VisualCV, Reston, VA –

VisualCV is a job site that lets users add photos, a portfolio of work samples, create multiple versions for different audiences, add charts and graphs, showcase previous employers, with “guaranteed privacy” and the ability to share results with employers, colleagues, customers, partners, and friends. The site is a place where job-seekers and recruiters can come in and do everything in one place. Job seekers can tailor a CV toward their audience. Tehy control who has access and track who actually comes in to take a look.” The company raised $5 million in February.

ViTrue, Atlanta, GA –

ViTrue is the world’s first user-created advertising platform. It allows companies to put consumer enthusiasm to work. Corporate customers upload videos promoting company products. Based in Atlanta, the company was selected for the Business 2.0 Next Net 25. It estimates that user created video will be an $850 million market by 2010. The company, founded in 2006, has raised $15.5 million in venture backing. CEO is Reggis Bradford, formerly president and a board member with Tandberg Television.

Yap, Charlotte, NC –

Charlotte-based Yap lets users talk their text messages into a mobile phone instead of typing, which is far safer while driving. Formed by the same folks that worked on everything from Hondas to iPods, Yap created a patent pending freeform speech recognition platform that instantly converts anything you say into text. Beyond messaging, users can also use their voices to search Google or have their voicemails instantly converted into text (other services use human beings to do so). The company is currently seeking $5 to $10 million for expansion.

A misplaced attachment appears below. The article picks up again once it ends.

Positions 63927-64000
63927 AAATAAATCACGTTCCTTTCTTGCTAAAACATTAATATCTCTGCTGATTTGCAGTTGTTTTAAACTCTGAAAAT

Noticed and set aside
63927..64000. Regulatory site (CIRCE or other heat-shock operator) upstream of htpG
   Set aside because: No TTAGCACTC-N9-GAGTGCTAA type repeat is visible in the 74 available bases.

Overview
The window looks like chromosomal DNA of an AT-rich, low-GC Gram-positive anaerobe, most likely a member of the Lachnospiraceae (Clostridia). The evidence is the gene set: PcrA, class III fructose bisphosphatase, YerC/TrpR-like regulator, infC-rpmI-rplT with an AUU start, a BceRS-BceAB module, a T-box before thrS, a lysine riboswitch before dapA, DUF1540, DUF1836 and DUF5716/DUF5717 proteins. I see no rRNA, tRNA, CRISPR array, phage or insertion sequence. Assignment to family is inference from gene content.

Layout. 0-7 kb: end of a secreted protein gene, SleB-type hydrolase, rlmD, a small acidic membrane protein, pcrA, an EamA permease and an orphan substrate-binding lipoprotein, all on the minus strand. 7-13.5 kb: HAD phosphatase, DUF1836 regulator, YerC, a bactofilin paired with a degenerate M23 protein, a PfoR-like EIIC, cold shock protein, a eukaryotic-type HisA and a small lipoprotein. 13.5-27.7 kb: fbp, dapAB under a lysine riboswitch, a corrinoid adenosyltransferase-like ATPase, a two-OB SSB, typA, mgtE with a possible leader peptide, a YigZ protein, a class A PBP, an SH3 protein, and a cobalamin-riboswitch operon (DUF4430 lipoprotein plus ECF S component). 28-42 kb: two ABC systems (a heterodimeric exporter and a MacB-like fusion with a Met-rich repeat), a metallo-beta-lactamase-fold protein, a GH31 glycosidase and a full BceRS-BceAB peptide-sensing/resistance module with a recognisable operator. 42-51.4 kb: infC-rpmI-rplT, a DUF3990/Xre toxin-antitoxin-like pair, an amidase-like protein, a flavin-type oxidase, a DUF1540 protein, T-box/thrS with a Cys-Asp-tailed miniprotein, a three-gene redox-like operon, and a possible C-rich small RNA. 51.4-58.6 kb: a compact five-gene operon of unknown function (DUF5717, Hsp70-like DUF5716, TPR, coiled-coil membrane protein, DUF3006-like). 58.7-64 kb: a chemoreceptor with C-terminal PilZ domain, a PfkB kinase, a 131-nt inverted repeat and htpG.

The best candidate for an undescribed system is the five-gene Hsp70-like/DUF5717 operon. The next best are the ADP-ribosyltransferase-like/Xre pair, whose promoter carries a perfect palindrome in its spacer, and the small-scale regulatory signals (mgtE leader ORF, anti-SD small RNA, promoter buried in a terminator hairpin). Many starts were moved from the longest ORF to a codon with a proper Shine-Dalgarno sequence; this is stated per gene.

Ziptronix, Research Triangle Park, NC –

Ziptronix makes an innovative wafer and die bonding technology that lowers manufacturing and packaging costs and increases yields in high-speed logic and MEMs manufacturing. Its technology, which lets chips bond powerfully at the molecular level via silicon oxide, gets around a variety of limitations that stymied previous attempts to create 3D circuits. A Ziptronix executive told TechJournal South that chip manufacturing has reached a point similar to high density building in cities: “There’s no where to go but up,” he said. The company holds 17 patents and has filed for others. The technology originated at Duke. The company raised more than $38 million in venture capital.

For part one, see:

For part two, see:

Questions? Comments? Suggestions? Tips? You can reach TechJournal South editor Allan Maurer at: